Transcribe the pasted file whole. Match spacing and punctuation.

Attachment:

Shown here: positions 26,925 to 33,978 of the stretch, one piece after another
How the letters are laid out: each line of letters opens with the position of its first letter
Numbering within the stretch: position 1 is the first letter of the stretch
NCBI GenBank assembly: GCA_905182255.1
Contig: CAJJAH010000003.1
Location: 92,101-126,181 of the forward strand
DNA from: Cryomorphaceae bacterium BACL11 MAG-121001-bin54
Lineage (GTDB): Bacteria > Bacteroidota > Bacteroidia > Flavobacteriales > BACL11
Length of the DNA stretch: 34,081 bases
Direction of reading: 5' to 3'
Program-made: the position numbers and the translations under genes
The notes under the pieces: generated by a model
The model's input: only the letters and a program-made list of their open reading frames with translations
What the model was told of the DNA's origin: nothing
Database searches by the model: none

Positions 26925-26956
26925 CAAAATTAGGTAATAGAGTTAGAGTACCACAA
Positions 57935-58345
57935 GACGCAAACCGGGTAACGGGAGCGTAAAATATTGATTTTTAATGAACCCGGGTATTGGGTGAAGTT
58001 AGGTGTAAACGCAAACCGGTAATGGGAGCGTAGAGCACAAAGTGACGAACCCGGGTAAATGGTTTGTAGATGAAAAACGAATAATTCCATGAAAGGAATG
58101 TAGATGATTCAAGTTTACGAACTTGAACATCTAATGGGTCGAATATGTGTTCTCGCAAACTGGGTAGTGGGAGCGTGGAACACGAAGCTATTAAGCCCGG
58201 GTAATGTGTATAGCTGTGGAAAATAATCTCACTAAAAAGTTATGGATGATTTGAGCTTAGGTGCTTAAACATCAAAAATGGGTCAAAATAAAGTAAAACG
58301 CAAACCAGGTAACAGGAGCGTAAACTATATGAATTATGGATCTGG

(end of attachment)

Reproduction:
Shown here: positions 26,925 to 33,978 of the stretch, one piece after another
How the letters are laid out: each line of letters opens with the position of its first letter
Numbering within the stretch: position 1 is the first letter of the stretch
NCBI GenBank assembly: GCA_905182255.1
Contig: CAJJAH010000003.1
Location: 92,101-126,181 of the forward strand
DNA from: Cryomorphaceae bacterium BACL11 MAG-121001-bin54
Lineage (GTDB): Bacteria > Bacteroidota > Bacteroidia > Flavobacteriales > BACL11
Length of the DNA stretch: 34,081 bases
Direction of reading: 5' to 3'
Program-made: the position numbers and the translations under genes
The notes under the pieces: generated by a model
The model's input: only the letters and a program-made list of their open reading frames with translations
What the model was told of the DNA's origin: nothing
Database searches by the model: none

Positions 26925-26956
26925 CAAAATTAGGTAATAGAGTTAGAGTACCACAA
Positions 57935-58345
57935 GACGCAAACCGGGTAACGGGAGCGTAAAATATTGATTTTTAATGAACCCGGGTATTGGGTGAAGTT
58001 AGGTGTAAACGCAAACCGGTAATGGGAGCGTAGAGCACAAAGTGACGAACCCGGGTAAATGGTTTGTAGATGAAAAACGAATAATTCCATGAAAGGAATG
58101 TAGATGATTCAAGTTTACGAACTTGAACATCTAATGGGTCGAATATGTGTTCTCGCAAACTGGGTAGTGGGAGCGTGGAACACGAAGCTATTAAGCCCGG
58201 GTAATGTGTATAGCTGTGGAAAATAATCTCACTAAAAAGTTATGGATGATTTGAGCTTAGGTGCTTAAACATCAAAAATGGGTCAAAATAAAGTAAAACG
58301 CAAACCAGGTAACAGGAGCGTAAACTATATGAATTATGGATCTGG